“Well album artwork has always been very important to me,” said Jonathan Vandenbroeck, better known as Milow, in a interview with Creative Allies. “I’ve released three albums, and every time I try to to really pay a lot of attention to the album artwork. And, my latest album that came out a few years ago, North and South, had actually the most ambitious artwork project so far.”
“You know, we were working with this guy named Mike Perry,” said Nicholas Petricca of Walk the Moon on the artist for their self-titled album.
“We were giving him ideas for what we thought the cover should be, and he was giving us stuff and everything was great, but nothing was quite right,” said Petricca. “Nothing was quite fitting.” (more…)
As Ben Riddell, the Art Director for AC Entertainment knows, there’s a lot more to a successful festival than just a stellar music lineup. He is currently at work on the branding of a new festival, Mountain Oasis Electronic Music Summit (which takes many cues from Moogfest, previously promoted by AC Entertainment). Ben talked to Creative Allies about what makes for great festival art, and his thoughts on the Mountain Oasis merch design contest.
“Yeah, so, that one’s actually a photograph of my dad when he was maybe 20 years old or so,” said Jack Johnson of the cover art for To The Sea. “It’s an old photo we had in our family albums and it’s him building a wave out of just some found wood in the salt flats outside of Berkley.” (more…)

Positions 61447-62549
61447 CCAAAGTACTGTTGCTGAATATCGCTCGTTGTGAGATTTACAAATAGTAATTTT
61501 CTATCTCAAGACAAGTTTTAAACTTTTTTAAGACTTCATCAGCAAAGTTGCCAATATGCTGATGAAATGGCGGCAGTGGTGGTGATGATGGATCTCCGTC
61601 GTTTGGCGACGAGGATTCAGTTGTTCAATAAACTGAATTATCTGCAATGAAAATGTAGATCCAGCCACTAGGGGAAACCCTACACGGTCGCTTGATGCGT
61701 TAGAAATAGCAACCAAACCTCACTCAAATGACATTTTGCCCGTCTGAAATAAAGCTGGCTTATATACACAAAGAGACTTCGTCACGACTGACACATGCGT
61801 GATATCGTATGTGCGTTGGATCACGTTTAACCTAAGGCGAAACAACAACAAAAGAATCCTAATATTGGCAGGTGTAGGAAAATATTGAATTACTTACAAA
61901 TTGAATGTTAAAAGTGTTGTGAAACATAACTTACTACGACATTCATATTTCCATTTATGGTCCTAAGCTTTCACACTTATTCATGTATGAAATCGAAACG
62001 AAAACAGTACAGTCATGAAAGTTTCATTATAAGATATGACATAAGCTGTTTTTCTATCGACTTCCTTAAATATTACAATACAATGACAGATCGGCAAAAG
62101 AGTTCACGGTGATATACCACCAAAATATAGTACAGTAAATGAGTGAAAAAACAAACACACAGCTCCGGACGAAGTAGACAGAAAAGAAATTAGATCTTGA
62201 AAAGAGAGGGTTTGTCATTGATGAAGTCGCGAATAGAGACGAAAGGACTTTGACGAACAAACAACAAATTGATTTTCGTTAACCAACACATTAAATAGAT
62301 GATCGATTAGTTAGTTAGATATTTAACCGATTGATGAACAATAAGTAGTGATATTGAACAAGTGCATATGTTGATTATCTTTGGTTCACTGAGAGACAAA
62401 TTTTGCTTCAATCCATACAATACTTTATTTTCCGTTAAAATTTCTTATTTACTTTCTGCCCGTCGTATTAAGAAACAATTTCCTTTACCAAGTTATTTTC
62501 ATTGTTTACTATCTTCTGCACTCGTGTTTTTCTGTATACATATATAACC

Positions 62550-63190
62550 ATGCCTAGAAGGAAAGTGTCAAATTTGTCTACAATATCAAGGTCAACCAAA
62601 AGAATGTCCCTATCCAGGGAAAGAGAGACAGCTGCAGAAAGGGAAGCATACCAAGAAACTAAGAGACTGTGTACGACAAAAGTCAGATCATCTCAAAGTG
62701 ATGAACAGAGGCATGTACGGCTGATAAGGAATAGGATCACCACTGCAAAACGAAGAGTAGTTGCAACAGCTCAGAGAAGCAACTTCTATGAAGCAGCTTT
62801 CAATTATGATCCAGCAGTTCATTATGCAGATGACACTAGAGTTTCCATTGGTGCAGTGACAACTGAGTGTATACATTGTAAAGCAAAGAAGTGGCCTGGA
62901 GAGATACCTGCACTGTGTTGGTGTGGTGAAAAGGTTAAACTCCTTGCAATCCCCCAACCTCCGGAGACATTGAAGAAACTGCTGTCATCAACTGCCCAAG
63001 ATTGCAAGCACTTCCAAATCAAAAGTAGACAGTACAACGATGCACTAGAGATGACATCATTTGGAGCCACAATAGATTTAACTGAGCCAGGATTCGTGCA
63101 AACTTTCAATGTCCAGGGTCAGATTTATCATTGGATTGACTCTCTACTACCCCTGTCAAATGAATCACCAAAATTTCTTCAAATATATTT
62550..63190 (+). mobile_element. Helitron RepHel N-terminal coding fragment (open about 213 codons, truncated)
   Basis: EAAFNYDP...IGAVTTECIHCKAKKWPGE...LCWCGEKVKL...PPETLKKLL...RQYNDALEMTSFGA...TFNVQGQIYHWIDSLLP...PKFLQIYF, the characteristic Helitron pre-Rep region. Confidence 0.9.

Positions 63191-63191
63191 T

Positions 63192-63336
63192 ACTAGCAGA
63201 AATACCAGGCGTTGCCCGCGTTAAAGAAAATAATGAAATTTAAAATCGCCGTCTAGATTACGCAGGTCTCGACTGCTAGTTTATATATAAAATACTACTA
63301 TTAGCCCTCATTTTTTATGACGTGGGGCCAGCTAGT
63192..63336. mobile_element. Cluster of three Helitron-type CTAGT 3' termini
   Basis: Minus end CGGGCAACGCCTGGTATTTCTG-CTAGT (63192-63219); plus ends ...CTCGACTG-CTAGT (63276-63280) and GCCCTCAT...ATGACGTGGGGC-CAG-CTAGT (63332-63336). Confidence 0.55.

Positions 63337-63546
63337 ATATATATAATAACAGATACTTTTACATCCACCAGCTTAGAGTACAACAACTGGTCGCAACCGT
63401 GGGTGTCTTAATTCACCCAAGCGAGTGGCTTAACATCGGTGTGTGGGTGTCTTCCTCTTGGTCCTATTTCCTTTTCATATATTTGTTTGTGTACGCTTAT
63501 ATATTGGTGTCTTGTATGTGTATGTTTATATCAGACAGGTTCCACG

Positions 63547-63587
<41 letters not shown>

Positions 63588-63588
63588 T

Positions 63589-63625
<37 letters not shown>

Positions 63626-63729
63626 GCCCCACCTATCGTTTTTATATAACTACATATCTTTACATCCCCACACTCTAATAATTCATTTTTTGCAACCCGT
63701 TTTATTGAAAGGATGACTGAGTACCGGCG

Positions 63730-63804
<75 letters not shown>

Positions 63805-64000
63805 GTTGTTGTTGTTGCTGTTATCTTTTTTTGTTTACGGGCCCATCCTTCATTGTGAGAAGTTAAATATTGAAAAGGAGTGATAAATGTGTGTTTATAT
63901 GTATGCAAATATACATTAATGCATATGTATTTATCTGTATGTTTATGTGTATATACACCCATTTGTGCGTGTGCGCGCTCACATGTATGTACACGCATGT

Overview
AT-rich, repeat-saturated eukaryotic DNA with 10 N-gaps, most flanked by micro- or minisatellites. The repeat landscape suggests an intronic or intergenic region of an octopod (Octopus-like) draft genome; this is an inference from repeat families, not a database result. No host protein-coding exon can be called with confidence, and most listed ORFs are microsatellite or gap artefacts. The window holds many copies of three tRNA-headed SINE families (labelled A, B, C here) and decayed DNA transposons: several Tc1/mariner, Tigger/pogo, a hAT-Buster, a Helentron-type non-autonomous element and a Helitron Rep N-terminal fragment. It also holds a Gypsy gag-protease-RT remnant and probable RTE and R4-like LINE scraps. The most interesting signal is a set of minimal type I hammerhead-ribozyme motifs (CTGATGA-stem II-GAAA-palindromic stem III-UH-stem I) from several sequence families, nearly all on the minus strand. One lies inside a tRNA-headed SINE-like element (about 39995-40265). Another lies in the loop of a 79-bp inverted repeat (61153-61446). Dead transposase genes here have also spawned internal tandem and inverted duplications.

It’s been 50 years since the release of the first Beatles album (Please Please Me in March of 1963), and even though the band’s recording career was short-lived (their 12th and final studio album, Let It Be, dropped in May of 1970), the band’s impact far surpassed its single decade of performances.
Beatles bassist and songwriter Paul McCartney headlined this year’s Bonnaroo festival (Huffington Post reported that he didn’t just play but dominated with a 24-song set) just days before his 71st birthday.
Creative Allies takes a look back at the Beatles cover art. (more…)
“I blinked and saw a diagonal line with a circle breaking it up and for me what it mean was it represented the idea of duality and division,” said Alex Ebert, frontman of Edward Sharpe and the Magnetic Zeros, about the inspiration for the cover art for Here. (more…)